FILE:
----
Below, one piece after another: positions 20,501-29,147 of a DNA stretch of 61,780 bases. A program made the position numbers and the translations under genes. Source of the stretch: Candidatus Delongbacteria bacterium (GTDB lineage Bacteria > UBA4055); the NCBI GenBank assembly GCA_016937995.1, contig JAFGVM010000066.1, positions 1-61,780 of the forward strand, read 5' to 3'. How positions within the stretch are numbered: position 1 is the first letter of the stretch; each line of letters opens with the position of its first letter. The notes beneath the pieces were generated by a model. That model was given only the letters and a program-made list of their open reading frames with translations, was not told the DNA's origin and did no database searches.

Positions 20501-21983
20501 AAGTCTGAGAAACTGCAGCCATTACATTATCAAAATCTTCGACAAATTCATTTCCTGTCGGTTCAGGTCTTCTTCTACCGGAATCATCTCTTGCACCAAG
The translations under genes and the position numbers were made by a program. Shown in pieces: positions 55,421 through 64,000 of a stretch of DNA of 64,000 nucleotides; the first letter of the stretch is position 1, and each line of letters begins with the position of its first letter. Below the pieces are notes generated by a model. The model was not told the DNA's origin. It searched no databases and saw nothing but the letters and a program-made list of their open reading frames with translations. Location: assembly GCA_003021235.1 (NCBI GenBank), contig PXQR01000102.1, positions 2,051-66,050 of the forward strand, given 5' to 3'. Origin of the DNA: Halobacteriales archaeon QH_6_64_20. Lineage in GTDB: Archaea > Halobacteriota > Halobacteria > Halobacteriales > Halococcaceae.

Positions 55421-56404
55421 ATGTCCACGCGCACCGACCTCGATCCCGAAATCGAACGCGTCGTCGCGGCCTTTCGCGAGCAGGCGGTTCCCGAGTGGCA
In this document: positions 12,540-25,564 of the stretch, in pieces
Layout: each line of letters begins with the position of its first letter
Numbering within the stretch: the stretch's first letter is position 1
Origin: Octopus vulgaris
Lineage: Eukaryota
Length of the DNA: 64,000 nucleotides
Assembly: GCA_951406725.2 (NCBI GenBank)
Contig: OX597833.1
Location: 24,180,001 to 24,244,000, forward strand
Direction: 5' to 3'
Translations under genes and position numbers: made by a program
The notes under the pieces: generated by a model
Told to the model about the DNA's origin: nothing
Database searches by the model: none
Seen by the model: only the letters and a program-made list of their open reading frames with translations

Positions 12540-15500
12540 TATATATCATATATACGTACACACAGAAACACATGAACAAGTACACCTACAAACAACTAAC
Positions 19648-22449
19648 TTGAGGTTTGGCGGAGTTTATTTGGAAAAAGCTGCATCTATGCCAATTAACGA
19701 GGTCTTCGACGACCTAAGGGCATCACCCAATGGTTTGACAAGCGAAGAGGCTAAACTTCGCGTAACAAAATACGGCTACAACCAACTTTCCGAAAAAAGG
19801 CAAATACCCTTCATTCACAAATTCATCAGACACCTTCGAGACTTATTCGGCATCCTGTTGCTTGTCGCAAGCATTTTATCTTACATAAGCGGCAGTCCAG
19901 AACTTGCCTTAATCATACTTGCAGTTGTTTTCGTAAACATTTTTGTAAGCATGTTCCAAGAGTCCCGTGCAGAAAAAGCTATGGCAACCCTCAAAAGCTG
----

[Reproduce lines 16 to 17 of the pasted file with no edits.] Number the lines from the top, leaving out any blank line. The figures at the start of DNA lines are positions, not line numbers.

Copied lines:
Direction: 5' to 3'
Translations under genes and position numbers: made by a program